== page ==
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Want to protect the planet, its resources and boost your health at the same time? Adopt these super-healthy lifestyle tweaks.
Climate change is a contentious issue. A recent (and widely criticised) report from the Climate Commission claims the gradual heating of the planet, through greenhouse gases, will lead to heatwaves and droughts, food scarcity and greater incidence of disease. Whatever your stance on the issue, acting now to help the health of the planet will also bring tremendous benefits to your body.
Here are five ways you can take action for a healthier future.
1 Ride a bike
The average family car produces 2.4 tonnes of carbon dioxide a year, according to the Australian Conservation Foundation. The benefits of riding a bike are two-fold: you'll boost your fitness and reduce greenhouse gases. You may not be able to cycle everywhere, but even short, local rides will help reduce fossil fuel use and pollution – linked to increased allergies and lung diseases – and get you fitter.
2 Grow your own food
Climate change scientists claim rising temperatures and increasing drought may put pressure on food supply. At the same time, chemical use for mass production destroys our environment. It's estimated that there are more than 100,000 kinds of synthetic chemicals in use, and around 200 to 1000 new ones are added each year. Whether you live in a house, or an apartment, grow a few of your own veggies and herbs, without using pesticides, in a small plot or in pots. Easy ones to start with are mixed lettuce, basil, Chinese greens and tomatoes.
3 Make your home energy efficient
Very hot days and heat waves can lead to lethargy, heat stroke, renal failure, heart attacks and even death, says Anthony McMichael, Professor of Population Health at ANU College of Medicine, Biology and Environment. If your home isn't built to take advantage of natural cooling breezes, try planting trees that will shade you from the heat, or use curtains or blinds to block out the hot sun. Ceiling fans are also an energy efficient way to cool your home.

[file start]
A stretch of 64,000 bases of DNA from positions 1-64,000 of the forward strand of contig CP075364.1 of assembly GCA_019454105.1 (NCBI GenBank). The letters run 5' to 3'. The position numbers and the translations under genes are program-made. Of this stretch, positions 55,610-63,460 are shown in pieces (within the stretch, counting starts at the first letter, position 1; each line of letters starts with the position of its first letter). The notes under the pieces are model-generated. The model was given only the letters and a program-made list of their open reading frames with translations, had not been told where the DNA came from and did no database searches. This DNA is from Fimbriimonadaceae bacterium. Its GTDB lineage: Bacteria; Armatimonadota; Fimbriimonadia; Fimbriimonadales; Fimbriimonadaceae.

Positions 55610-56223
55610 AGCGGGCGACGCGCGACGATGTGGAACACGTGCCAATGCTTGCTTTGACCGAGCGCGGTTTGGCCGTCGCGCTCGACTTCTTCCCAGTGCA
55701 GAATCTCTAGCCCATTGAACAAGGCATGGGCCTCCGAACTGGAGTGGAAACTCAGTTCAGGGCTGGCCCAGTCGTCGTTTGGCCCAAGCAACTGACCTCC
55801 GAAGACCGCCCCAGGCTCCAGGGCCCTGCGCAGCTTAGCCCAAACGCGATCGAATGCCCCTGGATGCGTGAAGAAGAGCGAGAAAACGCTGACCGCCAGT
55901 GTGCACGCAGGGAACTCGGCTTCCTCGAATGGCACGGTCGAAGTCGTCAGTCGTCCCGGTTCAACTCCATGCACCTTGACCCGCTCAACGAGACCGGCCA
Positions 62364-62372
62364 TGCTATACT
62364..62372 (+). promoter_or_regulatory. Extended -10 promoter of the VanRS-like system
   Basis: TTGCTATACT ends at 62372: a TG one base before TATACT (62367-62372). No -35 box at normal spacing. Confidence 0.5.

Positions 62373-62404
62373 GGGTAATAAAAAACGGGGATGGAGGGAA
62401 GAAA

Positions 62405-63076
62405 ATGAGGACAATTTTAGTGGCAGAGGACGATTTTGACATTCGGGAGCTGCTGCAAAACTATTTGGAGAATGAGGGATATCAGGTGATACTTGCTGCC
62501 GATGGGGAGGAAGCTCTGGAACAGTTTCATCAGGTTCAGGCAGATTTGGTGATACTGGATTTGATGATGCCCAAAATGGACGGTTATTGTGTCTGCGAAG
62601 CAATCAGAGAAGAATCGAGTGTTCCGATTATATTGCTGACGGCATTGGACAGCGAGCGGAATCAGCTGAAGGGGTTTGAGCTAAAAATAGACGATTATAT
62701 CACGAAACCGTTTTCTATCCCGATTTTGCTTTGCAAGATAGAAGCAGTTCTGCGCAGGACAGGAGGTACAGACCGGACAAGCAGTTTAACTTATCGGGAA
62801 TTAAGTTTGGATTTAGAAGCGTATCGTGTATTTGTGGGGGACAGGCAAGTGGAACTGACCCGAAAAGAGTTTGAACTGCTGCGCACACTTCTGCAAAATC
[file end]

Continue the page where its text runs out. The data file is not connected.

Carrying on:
4 Learn about food safety
Climate change scientists say infectious diseases including gastroenteritis may multiply if our planet heats up. In the supermarket, The Food Safety Information Council suggests you shy away from food that is past its use-by date, even if it's a bargain. After shopping, make sure to separate raw meats, chicken and fish from salad vegetables, fruit and other non-cooked foods before serving to avoid cross-contamination. When cooking chicken, always ensure that it is cooked right through to kill bugs and bacteria. Refrigerate or freeze food as soon as it stops steaming – never leave it on the bench top overnight. And check that your fridge is set to 5 degrees Celsius or below.
5 Know how to cope in an emergency
Leading ecologist Professor Lesley Hughes, of Macquarie University, says state governments need to put in place measures warning people about how to cope with extreme weather events such as heat waves, bushfires of floods. "In floods, for example, water supply is affected and people need to boil water to avoid disease," she says. The Rural Fire Service, the Red Cross and your local council can all offer advice on what to do in an emergency right to protect yourself and your family.